The interview material captured that while sanctions and leverage did form an important part of the picture, the administration also exhibited shifts in thinking that stemmed from an empathic engagement with Iran’s own nuclear narratives and understanding of itself vis-à-vis the United States. In particular, US officials came to appreciate the United States’ culpability in creating Iran’s sense of hostility, insecurity, and distrust towards them. This thinking was neatly summarised by Obama, who stated that “you [the United States] have to have the capacity to put yourself occasionally in their shoes… the fact that we had some involvement with overthrowing a democratically elected regime in Iran. We have in the past supported Saddam Hussein when we know he had used chemical weapons [against Iran]… I think that when we are able to see their country… in specific terms, historical terms, as opposed to just applying a broad brush, that’s when you have the possibility of at least some movement”.
What proved transformative was not just the reflexive inference that oneself may have been complicit in causing the other’s insecurity, but that this inference was then effectively communicated through tangible changes in policy. One such example is the shifting attitudes towards Iran’s uranium enrichment program, which was both a key area of international concern from a non-proliferation perspective but also a crucial status-symbol for the Iranian government. US policy during the Bush administration, which was backed up by multiple UNSC resolutions, was that Iran must suspend all enrichment activities prior to substantive negotiations. Realising the political and symbolic importance Iran gave to its enrichment program, the Obama administration changed track and sought to communicate flexibility over this matter, concluding that “If we insisted on zero enrichment, we were not going to get a deal, period”. As one interviewee reflected, Obama and his key advisors saw “the value of having empathy” because “understanding their perception... and how they’ll respond to what we’re going to do is ultimately going to make you more successful.” Enrichment was but one area among many where officials exhibited flexibility and creativity borne out of an empathic appreciation of Iran’s perspective on key issues. As a result, negotiators were able to consistently find solutions to issues that had previously seemed intractable. One US official put it that “both sides were able to... adjust the details [of the agreement] around their objectives in such a way that allowed the other side to get what they needed.”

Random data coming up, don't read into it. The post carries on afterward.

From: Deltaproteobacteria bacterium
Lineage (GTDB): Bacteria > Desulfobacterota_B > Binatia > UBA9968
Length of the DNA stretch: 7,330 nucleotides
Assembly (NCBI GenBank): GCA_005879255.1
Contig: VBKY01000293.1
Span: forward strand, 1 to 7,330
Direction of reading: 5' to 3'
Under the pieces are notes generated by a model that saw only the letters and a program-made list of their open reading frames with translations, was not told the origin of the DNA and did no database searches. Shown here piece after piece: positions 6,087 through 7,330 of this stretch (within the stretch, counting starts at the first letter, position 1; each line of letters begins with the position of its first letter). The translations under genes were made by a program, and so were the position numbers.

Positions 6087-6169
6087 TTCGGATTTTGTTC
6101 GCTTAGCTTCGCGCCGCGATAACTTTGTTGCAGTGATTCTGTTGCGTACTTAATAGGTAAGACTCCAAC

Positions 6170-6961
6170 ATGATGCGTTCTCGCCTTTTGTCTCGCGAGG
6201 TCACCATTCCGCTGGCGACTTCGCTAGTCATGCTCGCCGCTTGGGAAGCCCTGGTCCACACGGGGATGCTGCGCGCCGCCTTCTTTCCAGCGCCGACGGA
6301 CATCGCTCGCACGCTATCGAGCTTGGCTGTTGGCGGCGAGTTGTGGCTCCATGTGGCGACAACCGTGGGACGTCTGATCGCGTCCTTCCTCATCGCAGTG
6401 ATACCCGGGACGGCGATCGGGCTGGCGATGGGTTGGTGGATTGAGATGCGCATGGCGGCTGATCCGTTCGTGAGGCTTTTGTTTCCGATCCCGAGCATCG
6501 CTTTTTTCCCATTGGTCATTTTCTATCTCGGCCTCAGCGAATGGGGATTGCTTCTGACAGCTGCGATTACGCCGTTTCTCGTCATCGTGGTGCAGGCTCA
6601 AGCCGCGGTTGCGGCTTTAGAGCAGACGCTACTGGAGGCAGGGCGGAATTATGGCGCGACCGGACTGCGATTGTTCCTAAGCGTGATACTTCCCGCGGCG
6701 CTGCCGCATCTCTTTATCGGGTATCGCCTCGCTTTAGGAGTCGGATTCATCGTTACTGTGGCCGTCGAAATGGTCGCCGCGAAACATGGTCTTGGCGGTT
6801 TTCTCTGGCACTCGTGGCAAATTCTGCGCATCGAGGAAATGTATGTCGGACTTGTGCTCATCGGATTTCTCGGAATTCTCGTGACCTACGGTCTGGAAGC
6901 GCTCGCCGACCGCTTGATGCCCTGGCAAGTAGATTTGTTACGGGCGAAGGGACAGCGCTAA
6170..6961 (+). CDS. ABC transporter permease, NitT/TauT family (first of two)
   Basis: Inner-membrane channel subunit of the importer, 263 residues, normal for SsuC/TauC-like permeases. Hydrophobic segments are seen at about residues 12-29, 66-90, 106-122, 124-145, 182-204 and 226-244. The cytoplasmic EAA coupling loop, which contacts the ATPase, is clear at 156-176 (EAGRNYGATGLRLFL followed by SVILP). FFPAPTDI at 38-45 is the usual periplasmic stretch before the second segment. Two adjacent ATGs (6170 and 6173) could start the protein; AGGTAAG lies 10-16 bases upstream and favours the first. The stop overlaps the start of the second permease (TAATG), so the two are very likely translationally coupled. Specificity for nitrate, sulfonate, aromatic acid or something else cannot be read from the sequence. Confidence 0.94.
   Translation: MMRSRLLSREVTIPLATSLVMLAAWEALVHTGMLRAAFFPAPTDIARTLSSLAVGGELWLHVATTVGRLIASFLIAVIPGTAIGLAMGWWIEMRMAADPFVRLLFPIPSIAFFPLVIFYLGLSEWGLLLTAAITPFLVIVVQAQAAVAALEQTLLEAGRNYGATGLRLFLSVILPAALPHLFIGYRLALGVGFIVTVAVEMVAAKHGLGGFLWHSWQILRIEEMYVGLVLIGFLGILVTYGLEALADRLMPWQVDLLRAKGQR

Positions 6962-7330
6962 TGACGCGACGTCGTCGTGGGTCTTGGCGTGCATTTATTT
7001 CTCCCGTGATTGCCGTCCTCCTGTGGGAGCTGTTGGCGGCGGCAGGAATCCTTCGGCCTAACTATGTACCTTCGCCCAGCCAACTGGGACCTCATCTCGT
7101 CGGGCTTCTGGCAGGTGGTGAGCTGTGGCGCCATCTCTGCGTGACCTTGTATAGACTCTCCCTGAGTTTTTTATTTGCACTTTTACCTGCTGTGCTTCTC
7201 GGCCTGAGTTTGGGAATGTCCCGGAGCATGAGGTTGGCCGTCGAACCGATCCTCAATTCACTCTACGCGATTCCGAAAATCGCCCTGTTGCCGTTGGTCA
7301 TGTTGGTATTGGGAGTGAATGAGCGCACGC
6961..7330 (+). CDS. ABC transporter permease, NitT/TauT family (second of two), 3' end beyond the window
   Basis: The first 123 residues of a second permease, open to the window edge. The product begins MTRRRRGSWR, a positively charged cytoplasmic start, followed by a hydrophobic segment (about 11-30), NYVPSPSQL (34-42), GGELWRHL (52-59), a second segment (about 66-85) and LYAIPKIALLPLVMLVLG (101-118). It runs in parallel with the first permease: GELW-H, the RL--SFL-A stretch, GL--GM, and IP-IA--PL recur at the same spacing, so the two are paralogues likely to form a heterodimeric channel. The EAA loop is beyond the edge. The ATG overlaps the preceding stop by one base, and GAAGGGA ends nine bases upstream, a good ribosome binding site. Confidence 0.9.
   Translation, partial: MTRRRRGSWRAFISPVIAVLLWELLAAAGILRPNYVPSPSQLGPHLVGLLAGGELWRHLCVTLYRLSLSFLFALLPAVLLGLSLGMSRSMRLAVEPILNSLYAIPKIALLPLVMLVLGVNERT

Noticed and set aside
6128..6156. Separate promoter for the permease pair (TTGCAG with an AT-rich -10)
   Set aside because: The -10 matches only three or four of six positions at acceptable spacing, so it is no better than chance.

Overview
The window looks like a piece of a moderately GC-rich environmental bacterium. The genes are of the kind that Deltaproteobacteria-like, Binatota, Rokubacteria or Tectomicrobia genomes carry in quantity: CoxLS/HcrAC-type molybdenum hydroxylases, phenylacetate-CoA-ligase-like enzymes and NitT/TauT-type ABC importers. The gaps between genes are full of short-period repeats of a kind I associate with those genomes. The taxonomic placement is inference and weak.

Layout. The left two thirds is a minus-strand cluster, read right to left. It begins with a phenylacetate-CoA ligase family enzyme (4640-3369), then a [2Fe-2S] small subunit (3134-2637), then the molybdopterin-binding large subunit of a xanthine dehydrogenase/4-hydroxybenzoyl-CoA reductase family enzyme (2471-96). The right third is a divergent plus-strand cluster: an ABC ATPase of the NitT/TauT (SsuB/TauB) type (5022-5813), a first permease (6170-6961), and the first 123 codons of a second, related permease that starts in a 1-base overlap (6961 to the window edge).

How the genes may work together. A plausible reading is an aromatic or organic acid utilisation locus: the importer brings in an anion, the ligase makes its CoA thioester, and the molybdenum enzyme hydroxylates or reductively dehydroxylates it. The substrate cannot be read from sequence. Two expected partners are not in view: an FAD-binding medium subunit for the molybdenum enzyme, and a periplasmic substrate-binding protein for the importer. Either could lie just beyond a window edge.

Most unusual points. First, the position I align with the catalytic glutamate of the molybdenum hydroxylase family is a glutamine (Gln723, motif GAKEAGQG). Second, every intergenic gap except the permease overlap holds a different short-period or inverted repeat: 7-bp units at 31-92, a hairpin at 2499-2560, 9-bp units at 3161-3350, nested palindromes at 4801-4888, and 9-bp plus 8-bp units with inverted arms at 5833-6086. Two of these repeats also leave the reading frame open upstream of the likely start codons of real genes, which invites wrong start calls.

I am very grateful to BISA for their support with this project, and their patience while the fieldwork plans were delayed and altered due to Covid-19. In terms of the future of the project, I am currently in the process of writing a book on empathy and conflict de-escalation in international politics that draws heavily on the fieldwork discussed here and conducted previously.
You can find out more about Josh on his University of Leicester profile.